California (6-4, 3-4 in Pac-12) vs. Stanford (8-2, 7-1)
When: 7:30 p.m. Pacific, Sat., Nov. 21
Where: Stanford Stadium, Stanford, Calif.
Weekly Preview Presser: Message Board Thread
TV: ESPN - Dave Flemming (play by play), Chris Spielman (analyst), Todd McShay (sideline)
Radio: KGO 810 AM - Joe Starkey (Play-by-Play), former Cal QB Mike Pawlawski (Analyst), Todd McKim (Sideline)
SiriusXM Satellite Radio: Sirius (137) and XM (197)
Cal Student Radio: KALX 90.7 FM - Glenn Borok (play-by-play), David Straub (analyst)
Series History: Stanford leads, 60-46-11
Last Meeting: Stanford 38 at Cal 17 (Nov. 22, 2014)
Last Meeting at Stanford: Cal 13, at Stanford 63 (Nov. 23, 2013)
Current Win Streak: Stanford, 5
Last Cal Win: Cal 34, at Stanford 28 (Nov. 21, 2009)
Injuries: CB Jaylinn Hawkins (out-season; shoulder), LB Aisea Tongilava (out-season; toe), RB Daniel Lasco (questionable; ankle), RB Khalfani Muhammad (questionable; ankle), S Damariay Drew (questionable; knee), WR Kenny Lawler (questionable; hip)
A Matter of Honor
Cal Hall of Fame wide receiver Brian Treggs has a bug in his bonnet. "You know what my family's record is, against Stanford?" he asked recently. The answer? 0-7.
Treggs and his son Bryce Treggs have never won the Big Game. Asking Treggs about the matter, the weariness on his face is plain.
"It definitely is a family honor thing, to play in this Big Game," the younger Treggs says. "As you know, my dad made a promise to move to Palo Alto if he lost his final one. I'm not going to make any of those promises, but, hopefully, if I get the win, it'll make up for what he promised, and he won't have to move to Palo Alto. I want to get this win for my family."
The senior receiver has caught 179 passes in his career, for 2,114 yards. This season, he's caught 29 balls for 564 yards and four touchdowns -- two away from his career high. His 19.4 yards per catch, though, is a career high, by more than 8.0 yards per reception.
"It doesn't get frustrating, but it's always entertaining," Treggs says of the yearly questions about his family record in the Big Game. "I know my dad was a big talker when he was here, and he was just very passionate about the University of California, and being a Golden Bear."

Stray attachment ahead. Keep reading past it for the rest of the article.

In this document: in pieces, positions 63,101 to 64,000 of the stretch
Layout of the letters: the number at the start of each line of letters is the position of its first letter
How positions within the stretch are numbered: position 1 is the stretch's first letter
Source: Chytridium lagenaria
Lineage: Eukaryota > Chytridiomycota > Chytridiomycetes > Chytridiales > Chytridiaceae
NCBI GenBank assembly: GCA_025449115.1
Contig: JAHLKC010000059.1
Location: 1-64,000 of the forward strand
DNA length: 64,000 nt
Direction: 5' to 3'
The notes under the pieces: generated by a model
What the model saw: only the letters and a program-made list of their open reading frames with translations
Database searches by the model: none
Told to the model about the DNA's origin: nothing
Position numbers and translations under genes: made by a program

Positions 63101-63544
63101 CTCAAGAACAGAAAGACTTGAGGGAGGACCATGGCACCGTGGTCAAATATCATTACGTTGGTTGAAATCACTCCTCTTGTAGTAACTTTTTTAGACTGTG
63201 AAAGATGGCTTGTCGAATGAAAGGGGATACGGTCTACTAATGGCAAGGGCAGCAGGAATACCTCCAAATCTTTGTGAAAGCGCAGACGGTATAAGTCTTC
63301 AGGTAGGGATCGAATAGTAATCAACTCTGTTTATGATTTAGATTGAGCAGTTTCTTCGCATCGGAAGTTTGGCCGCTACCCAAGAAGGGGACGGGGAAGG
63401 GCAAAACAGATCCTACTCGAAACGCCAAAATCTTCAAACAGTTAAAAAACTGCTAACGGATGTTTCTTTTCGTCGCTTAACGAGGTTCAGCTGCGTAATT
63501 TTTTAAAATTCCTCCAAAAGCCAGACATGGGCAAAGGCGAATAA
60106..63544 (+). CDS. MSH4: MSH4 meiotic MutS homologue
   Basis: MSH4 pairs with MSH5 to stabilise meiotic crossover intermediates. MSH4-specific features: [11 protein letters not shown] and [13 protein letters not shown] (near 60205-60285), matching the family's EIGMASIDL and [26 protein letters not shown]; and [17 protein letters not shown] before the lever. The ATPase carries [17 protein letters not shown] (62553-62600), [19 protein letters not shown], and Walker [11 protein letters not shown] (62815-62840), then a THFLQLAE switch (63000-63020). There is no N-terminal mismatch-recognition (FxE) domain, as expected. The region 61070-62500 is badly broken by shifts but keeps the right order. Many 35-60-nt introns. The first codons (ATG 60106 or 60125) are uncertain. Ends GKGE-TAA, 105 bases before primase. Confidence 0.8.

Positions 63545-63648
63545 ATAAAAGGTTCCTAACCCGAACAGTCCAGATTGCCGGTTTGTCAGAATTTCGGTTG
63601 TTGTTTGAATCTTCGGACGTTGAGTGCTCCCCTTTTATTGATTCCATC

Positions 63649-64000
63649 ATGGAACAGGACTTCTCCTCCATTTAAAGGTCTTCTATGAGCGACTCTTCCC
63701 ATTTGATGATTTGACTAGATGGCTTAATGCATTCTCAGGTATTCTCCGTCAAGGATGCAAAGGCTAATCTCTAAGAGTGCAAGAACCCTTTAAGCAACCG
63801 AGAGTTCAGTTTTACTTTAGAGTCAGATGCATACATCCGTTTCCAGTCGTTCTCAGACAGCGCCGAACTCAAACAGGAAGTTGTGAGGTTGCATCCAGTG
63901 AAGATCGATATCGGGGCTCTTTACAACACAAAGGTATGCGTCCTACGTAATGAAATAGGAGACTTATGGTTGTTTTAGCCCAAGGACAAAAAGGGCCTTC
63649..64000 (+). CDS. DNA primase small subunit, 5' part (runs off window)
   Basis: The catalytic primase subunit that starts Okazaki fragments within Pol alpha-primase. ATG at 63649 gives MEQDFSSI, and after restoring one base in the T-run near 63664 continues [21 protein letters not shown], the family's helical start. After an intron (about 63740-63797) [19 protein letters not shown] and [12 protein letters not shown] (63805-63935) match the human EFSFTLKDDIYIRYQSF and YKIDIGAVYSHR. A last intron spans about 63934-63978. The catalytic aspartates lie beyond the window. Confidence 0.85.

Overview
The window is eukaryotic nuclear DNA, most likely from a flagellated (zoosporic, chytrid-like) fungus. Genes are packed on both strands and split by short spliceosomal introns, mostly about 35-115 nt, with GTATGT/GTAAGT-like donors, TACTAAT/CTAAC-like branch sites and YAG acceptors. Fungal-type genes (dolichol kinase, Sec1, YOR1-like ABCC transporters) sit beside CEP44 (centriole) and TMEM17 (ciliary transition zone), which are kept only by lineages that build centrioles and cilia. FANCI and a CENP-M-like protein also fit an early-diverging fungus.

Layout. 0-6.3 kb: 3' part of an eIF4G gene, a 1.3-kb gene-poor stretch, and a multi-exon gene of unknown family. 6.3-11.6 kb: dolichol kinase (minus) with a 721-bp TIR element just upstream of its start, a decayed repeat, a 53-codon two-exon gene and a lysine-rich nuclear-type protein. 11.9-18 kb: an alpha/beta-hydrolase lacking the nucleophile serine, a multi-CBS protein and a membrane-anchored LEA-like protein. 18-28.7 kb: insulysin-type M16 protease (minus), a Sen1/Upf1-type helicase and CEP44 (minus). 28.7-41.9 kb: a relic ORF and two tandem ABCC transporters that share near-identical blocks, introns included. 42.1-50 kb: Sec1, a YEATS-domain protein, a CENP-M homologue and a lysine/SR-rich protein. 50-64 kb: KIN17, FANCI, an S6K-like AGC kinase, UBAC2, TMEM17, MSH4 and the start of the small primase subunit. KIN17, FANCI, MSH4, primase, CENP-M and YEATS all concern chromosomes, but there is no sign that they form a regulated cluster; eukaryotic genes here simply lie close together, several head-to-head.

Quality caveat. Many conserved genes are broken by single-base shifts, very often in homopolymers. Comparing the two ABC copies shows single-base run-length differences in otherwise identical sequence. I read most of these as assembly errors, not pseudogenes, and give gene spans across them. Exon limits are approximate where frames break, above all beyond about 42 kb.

Stanford's secondary is missing its top cornerback Ronnie Harris, who's tops in the Pac-12 with 10 pass breakups, and will be sidelined with an ankle injury. After the Bears tallied 435 yards of passing offense, with six passes of 24 or more yards against Oregon State last week, Cal's offense looks to have gotten back off the mat.
"They actually play a lot of man," says Treggs, "which is surprising. If they were to do that against us, I don't think that would be the best decision, but if they do that, we're ready for it. If they run zone, we'll also be ready for that."
Man defense has been the Bears' kryptonite of late. During Cal's four-game losing streak to Utah, UCLA, USC and Oregon, the Bears faced man defense each time out, and saw their passing attack limited to 310.25 yards per game, compared with Cal's 358.4 yards per game during its five-game win streak to start the season.
"This past game, Oregon State tried to man us, and we lit them up, so I think we found the solution," Treggs says. "I think the difference was how good our running backs played. We rushed for 307 yards, so that makes a huge difference. That's always going to help out the pass game. That's one of the differences. Jared [Goff] played the best game he's ever played, in terms of his accuracy and making the right reads. We were technically sound, every play, and the tempo we played with helped us be successful."
Tempo, this season, has been lacking. The Bears are averaging six fewer plays per game this year than their peak under head coach Sonny Dykes, in 2013, when they ran 87.167 plays per game. This season, Cal is averaging 76.7 plays per contest.
"It was a function of making first downs," says Dykes. "That's the weird thing about us, is, when we can run the ball and we can make first downs, that's when we can play with tempo. It allows you to do that. Tempo's an interesting thing, because it feeds off itself in some ways. When you can run the football, then you can get plays sent in more quickly, you're ahead of the chains, you're not trying to call third-and-eight and third-and-nine plays, which allows you to go faster. You can keep the same personnel in the game, which allows you to go faster, and the more plays you stack up, the better your tempo is, and the better your tempo is, the more plays you stack up. When you can run the ball, it gives you a lot better opportunity to play with tempo."